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NEWS | Oct. 14, 2020

Texas Guard members satisfy thirst for Lake Jackson

By Master Sgt. Lynn M. Means Texas Military Department

LAKE JACKSON, Texas – “We knew we were in a crisis.”

When the water supply of a southern Texas city became tainted and unsafe to drink, the Texas Military Department responded by sending the Army National Guard to ensure residents had the water they needed to sustain life.

“Back in September, a little boy lost his life due to a brain-eating amoeba,” said Bryan Sidebottom, deputy emergency manager. “We were trying to figure out what happened and posted a water advisory. We told everyone the water was not consumable and to use it only to flush the toilet.”

City officials had to ensure residents had water to drink. But without the free flow of clean water to houses, it was going to be difficult.

“We didn’t have enough manpower in the city to hand out water bottles while we continue to provide city services,” said Sidebottom. “It’s a big task, so we requested the Guard.

“Initially we had a do-not-use advisory for the water, then it became a boil water advisory. This meant you could drink it after you boil the water.”

But this still was not a good solution, as residents were concerned about the elevated levels of chlorine used to disinfect the system.

“We wanted to provide the water to ensure every citizen felt they were being taken care of,” said Sidebottom. “It’s been a very arduous task, but thankfully, the Guard came to our aid.”

On Sept. 27, 31 Army National Guard members arrived, bringing water to quench the thirst of Lake Jackson residents. Over nearly two weeks, the team handed out cases of water, talked to residents, and expressed their joy at being able to serve.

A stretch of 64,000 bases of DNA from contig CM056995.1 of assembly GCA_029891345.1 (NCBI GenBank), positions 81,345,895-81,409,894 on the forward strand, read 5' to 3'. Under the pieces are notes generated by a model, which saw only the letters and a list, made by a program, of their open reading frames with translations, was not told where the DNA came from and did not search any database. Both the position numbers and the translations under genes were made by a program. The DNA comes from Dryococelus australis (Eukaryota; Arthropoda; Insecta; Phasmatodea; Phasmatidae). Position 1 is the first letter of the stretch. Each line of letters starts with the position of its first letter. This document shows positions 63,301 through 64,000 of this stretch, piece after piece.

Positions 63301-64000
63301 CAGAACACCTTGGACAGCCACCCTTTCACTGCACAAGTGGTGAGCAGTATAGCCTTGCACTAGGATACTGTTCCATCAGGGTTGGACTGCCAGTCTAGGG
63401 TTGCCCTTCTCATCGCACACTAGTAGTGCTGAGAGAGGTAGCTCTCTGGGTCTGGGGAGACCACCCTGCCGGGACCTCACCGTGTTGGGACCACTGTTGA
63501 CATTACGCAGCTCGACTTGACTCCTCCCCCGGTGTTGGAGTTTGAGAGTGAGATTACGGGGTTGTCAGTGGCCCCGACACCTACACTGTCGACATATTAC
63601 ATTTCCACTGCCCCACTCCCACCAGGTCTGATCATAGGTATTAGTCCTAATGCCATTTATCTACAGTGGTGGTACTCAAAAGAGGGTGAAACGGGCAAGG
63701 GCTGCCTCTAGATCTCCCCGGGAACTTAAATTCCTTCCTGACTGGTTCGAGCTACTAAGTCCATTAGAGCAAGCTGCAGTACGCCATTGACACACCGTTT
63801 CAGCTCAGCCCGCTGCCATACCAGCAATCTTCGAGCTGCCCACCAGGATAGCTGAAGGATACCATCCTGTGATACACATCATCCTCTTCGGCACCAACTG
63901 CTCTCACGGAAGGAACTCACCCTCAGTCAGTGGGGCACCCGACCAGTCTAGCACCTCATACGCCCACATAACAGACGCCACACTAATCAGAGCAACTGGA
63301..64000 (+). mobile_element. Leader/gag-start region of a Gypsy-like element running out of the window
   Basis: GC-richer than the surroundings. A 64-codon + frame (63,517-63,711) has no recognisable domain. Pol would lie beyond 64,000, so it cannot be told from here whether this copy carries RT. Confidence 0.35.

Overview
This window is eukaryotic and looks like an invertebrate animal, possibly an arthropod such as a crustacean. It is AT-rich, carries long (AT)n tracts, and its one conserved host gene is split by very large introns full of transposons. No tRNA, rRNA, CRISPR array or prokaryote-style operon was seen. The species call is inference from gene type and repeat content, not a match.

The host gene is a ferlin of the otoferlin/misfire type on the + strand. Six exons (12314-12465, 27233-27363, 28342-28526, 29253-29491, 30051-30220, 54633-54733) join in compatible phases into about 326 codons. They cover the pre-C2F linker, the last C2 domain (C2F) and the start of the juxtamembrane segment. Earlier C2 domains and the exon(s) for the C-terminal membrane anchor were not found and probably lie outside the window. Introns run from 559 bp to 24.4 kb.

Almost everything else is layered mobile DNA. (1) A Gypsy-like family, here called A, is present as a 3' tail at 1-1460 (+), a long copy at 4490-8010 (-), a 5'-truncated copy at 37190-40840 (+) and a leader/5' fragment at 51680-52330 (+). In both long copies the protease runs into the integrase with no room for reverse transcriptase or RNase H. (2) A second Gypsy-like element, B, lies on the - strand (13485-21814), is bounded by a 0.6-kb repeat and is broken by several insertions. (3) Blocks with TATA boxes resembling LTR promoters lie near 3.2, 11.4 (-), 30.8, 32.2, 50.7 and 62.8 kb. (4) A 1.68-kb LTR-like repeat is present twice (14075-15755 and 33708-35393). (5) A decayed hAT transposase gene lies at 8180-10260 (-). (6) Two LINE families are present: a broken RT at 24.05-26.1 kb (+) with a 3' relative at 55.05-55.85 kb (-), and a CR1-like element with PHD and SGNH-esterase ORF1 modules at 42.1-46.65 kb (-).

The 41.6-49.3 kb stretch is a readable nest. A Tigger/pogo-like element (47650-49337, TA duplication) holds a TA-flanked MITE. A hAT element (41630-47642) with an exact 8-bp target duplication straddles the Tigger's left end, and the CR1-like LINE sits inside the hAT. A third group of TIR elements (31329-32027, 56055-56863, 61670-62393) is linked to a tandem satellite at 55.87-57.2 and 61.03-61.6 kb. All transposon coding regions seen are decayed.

“Today, we handed out 4,400 cases, and we also hit a little over 1 million water bottles since we started,” said Pfc. Markel Locks, a Texas Army National Guard member assigned to the team. “Seeing people smile when we gave them water, it meant the world to us. It’s the reason why I joined – I wanted to help people.”

Locks said the situation hit home when the team had to move hotels because they could not shower.

“We were a little scared,” said Locks. “Water is a part of life. It’s a part of our body.”

But the outpouring of gratitude from residents buoyed Guard members.

“We all love being here. Every four cars or so, we got cookies, candies, we got to look at all kinds of dogs - it was beautiful!” Locks said. “I really love this town! I’ve been thinking about moving here.”

The mission was not without its risks. Several days into the mission, a member of the Guard began experiencing COVID-19 symptoms.

“We took him to the hospital, then quarantined him at the hotel,” said Juan Guerrero, officer in charge of the mission. “Two days later, his test results came back positive.”

The team was taken off mission while members waited in isolation to see if they also would test positive. The state immediately mustered a quick response force to fill the mission’s needs.

“Within six hours’ notice, the QRF was out here,” said Guerrero. “It was really awesome. Next morning at 7:00, they started doing our thing, and they kept it up for two days until we got our tests back.”

The test results were negative.

“We were ready to get back to work,” said Guerrero. “The city of Lake Jackson was a great host. They made sure we had hot meals and no need to eat MREs. They really boosted our morale.”

Sidebottom said everyone was grateful for the Citizen-Soldiers who came to distribute water.

“One resident wrote she could see everyone was happy to do what they were doing, and she could see that through their smiling eyes,” said Sidebottom, grinning.

His own eyes welled up and he stood a little taller.

“She said it brought tears to her eyes to see their service,” said Sidebottom. “I love that. It brings tears to my eyes just thinking about it.”